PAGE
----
I go off to work, basically only long enough to send people home. Called some of them at home (the late arrivers) and said "don't even come in, stay home" and sent everyone else home. Left work about 10am, took about 25 minutes (vs 15 normally) to get home, about 3" on the ground, blowing hard, and SLICK. Put the truck away and shoveled walks. Just keep coming down and blowing hard. There's almost none on the roof (wind out of the north), but 4' drifts in the driveway.

    By late evening it was as tall as the dog in the backyard. The rails of the fences are buried, (the bottom of which are 18" off the ground) and went to bed. Woke up and the snow was ending, and started shoveling out. The tree in the back by the patio is completely buried; I'm out of room to put snow. That pile is probably 5' deep. Unburied the tractor and got it running, had a quick breakfast and dug out the driveway, then went to work on the street. Neighbors up the street also had their tractors out and it still took us 3 hours to clear the street. The street is clean and clear with 5 to 6' piles on both sides of the street all the way up and down it.

    Then, it was my week to do the sidewalks at church, so MrsBozemanMT followed me in the truck and I took the tractor up to the church to clear the sidewalks. There was another crew there from the other ward that shares our building, they had 2 snowblowers and I had the tractor and there were about 4 guys on that crew. 2 to 3 FEET over the whole thing. The lot wasn't plowed, so I had to clear a path just to get in. It was amazing. Took us another 2 hours to get all that done.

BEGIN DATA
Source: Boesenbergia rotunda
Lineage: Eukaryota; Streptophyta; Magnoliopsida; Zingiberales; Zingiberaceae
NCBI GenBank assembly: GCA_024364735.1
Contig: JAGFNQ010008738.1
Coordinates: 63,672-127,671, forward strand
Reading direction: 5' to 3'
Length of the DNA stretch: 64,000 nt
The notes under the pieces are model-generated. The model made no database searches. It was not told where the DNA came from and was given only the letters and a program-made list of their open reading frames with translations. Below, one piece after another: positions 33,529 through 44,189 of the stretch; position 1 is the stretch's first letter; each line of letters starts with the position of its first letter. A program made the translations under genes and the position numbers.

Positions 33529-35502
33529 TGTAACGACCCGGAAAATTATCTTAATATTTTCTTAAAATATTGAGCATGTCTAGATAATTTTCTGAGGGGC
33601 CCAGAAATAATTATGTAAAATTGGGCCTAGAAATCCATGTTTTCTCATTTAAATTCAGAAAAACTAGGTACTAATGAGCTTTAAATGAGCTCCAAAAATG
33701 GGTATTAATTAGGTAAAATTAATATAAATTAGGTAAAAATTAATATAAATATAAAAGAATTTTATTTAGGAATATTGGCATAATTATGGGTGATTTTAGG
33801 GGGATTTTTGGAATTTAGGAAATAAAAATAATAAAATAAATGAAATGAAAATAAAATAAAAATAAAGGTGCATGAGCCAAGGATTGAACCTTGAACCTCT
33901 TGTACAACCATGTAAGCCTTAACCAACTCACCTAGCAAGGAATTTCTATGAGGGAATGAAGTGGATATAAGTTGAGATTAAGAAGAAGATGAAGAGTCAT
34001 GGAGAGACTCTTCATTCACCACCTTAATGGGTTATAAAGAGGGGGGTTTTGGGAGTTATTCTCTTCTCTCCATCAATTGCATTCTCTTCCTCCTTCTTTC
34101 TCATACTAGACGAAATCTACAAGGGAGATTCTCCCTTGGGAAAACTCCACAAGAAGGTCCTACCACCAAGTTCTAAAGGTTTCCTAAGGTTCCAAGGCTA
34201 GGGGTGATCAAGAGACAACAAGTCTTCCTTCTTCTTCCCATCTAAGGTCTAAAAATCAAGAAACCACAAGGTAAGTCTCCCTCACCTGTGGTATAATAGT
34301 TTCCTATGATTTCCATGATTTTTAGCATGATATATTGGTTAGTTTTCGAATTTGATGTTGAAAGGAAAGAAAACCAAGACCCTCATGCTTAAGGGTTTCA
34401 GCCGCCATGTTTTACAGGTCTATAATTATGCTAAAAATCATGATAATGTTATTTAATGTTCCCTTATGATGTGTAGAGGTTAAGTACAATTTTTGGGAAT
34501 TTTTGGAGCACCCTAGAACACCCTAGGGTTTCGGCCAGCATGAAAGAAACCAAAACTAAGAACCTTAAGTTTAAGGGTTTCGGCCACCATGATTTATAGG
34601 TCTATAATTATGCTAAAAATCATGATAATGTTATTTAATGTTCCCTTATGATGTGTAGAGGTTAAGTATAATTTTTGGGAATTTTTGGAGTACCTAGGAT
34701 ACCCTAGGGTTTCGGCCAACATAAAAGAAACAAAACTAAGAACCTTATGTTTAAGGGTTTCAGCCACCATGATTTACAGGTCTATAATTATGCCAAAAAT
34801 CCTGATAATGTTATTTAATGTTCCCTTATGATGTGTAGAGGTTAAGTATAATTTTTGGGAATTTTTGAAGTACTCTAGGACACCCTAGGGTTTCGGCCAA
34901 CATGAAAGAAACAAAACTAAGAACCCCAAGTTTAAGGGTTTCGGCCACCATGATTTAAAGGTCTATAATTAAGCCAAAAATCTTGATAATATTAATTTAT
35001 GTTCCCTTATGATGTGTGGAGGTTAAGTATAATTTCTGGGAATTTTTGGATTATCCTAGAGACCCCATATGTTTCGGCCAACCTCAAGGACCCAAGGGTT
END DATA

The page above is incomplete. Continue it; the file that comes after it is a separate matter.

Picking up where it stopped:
The 2 rail fence in front of my yard. That bottom rail is about 6" in diameter and its 18" off the ground from the bottom. Those piles are about 6' tall
    [​IMG]

    My back door. That's my great dane, to give you some idea. That pile to his left is about 5' tall. That planter to the dog's left is 16" tall.

    [​IMG]

    Out my front door, yes that's a real 14 hand horse behind that pile, gives you some idea of size. These aren't even the big piles. :what:

    [​IMG]

    Still more. You can see the street we cleared.

    [​IMG]


    So, being prepared and being smart has a whole lot to do with it. This is a lot of snow, you just can't be dumb and be out in it. If you are trapped fine, but the smartest thing to do was head home and sit around and clearn your guns. Cuz it's going to be quite a while before this all melts. Survival isn't just about guns and knives. (not that I'm not a total gunsnob, but still)
     
  7. MikeG

    MikeG Member

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    We had 3 -5 foot drifts in the Falcon area. Visibility was 5 - 10 feet most of Wednesday.

    On winter driving, I was going to work one day in my Jeep Wrangler. I was driving at a moderate speed, too slow for the lady behind me in the Windstar. She passed me in the other lane, got two car lengths ahead of me and lost it. She spun around and slid into the curb back end first. As I passed her, I thought 'there's a reason I'm driving this slow, lady.'
     
  8. TeachMe

    TeachMe Member

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    It's good to hear that people here in NC don't have a monopoly on poor winter-weather driving habits. Here we usually don't get much snow, it's ice that can cause problems--that and the fact that we don't have the equipment to quickly clear the roads. Anyway, as often as I've heard out-of-staters complain about natives not knowing how to drive in the snow, I'm glad to hear th honest admission that there are good and bad drivers everywhere :neener: . Personally, if it's cold enough for snow or ice in the first place, it's cold enough for me not to be outside. :p

    Stay warm and stay safe.
     
  9. BozemanMT

    BozemanMT Member